It was a cloudy March day when we strolled through my favorite neighborhood in Florence. Santo Spirito is located on the west side of the Arno River, is filled with tiny streets, bustling restaurants and artisan workshops. I’m drawn to this area because it illustrates true Florentine culture. I was on a weeklong vacation with three close friends from home in Los Angeles and San Diego. We had met up with a realtor and American Expat living and raising her family in Florence. She was acquainting us with the real estate market and history of the area when I was briefly distracted by the sight of two little girls walking by, clearly on their way to ballet class. Their slicked hair, pulled tightly in a bun was the giveaway. The dance bags and comfortable clothing was a sight I knew very well. These girls were the Italian version of my daughter and her friends at their dance studio at home in LA. As they held my gaze with them all the way down the quaint, cobble-stoned street, the dreamer in me thought, “what if?” I loved this neighborhood and I imagined what it would be like to actually live here. Strolling to a local bar for my morning cappuccino, buying fresh produce from the market in Piazza Santo Spirito and my daughter dancing at that studio within walking distance. I could envision it, but it was a distant dream.
That was a little over a year and a lifetime ago. I longed for those moments when I experienced the liberty to shed my domestic self during travel. In recent years, I was lucky to have made annual trips to Italy and it was during those times that I became reacquainted with myself. Travel allowed for complete abandon to be in the moment and open to whatever adventure presented itself, and I couldn’t get enough. When I was in Italy, I felt at home. The balance of life, the passion, the people, the food, it all resonated with me. At home in California, during my daily routine of carpool and laundry, I’d let my mind wonder to what it would be like to live in a foreign country. I studied Italian and lived vicariously through blogs written by expats. I fantasized about someday enjoying extended or permanent stays in Italy.
It was also over a year ago that my 21 year marriage came to an end and I embarked on the difficult journey of building a life on my own. There was much mending to do as I began new relationships with my teenage daughters. They were angry and didn’t understand what had changed or me. The reality was that they didn’t know me. As many women do, I put aside a career and passions to be a mother. We often don’t share with our children who we are outside of our roles as parents. I was fortunate to stay home from the moment they were born, embracing being a wife and mother and creating a welcoming home. Life was not always easy because we had to make many sacrifices so that I could be a stay at home mom. The budget was tight as there was upper education for my husband, followed by private school for the girls. However, I was extremely resourceful with decorating and clothing and could put together a delicious meal with the most basic of ingredients. We had a very nice life in a beautiful suburb of LA.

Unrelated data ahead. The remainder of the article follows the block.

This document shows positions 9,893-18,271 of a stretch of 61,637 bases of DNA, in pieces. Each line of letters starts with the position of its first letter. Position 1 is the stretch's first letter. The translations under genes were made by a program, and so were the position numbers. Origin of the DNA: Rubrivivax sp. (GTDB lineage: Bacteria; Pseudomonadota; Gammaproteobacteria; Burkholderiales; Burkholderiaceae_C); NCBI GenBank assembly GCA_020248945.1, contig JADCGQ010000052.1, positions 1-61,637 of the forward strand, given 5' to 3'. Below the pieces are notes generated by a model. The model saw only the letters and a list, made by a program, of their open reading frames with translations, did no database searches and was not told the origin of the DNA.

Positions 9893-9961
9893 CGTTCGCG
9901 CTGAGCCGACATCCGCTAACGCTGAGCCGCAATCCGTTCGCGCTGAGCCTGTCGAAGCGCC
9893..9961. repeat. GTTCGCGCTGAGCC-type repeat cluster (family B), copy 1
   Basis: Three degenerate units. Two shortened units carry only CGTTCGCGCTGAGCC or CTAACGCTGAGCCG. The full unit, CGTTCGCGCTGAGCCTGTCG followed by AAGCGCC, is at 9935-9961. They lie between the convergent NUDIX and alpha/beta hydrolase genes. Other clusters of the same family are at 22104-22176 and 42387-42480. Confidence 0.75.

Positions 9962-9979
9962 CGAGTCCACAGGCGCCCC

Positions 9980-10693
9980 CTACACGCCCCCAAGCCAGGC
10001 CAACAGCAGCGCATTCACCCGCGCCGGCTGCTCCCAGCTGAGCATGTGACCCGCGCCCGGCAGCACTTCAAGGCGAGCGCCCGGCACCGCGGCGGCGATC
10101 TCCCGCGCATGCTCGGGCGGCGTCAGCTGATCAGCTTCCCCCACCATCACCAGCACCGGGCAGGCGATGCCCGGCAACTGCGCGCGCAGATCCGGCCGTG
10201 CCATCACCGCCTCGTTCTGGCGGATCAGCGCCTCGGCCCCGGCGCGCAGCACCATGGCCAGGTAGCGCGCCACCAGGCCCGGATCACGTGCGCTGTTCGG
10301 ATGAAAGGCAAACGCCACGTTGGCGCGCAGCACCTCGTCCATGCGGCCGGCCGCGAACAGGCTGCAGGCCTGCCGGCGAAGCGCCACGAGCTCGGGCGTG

As the girls got older, I began looking at the next phase and longed to discover my calling. This is when it started to become clear that my husband and I were on different paths. I realized that within our marriage, there was no room for me to be me so I made the painful choice to end it. The courage and strength to continue my search for me came from the overwhelming need to honor my feelings and live authentically. I soon discovered that I had the power to live the life I chose. It has not been an easy journey and I often called on that newfound strength to get me through it. With anything difficult, there is much opportunity for awareness and growth and ultimately, you end up better for it.
Today as I write this, I sit in the peaceful place I now call home, in full appreciation of that life I have created. I have a solid and close relationship with my daughters and complete freedom to follow my calling as a writer and traveler. In a few short months, my daughter and I will be boarding a plane to Italy for an exciting adventure. For a brief time, we will be living like locals on the west side of the Arno in Santo Spirito. We will begin each day with cappuccinos at the local bar, buy fresh produce at the market in the Piazza and walk to her ballet class. She will be attending a two-week course at a dance studio, on that cobble-stoned street, in my favorite neighborhood, hair pulled back in a tight bun and carrying her dance bag, just as I envisioned a year earlier. A distant dream that will very soon become a reality.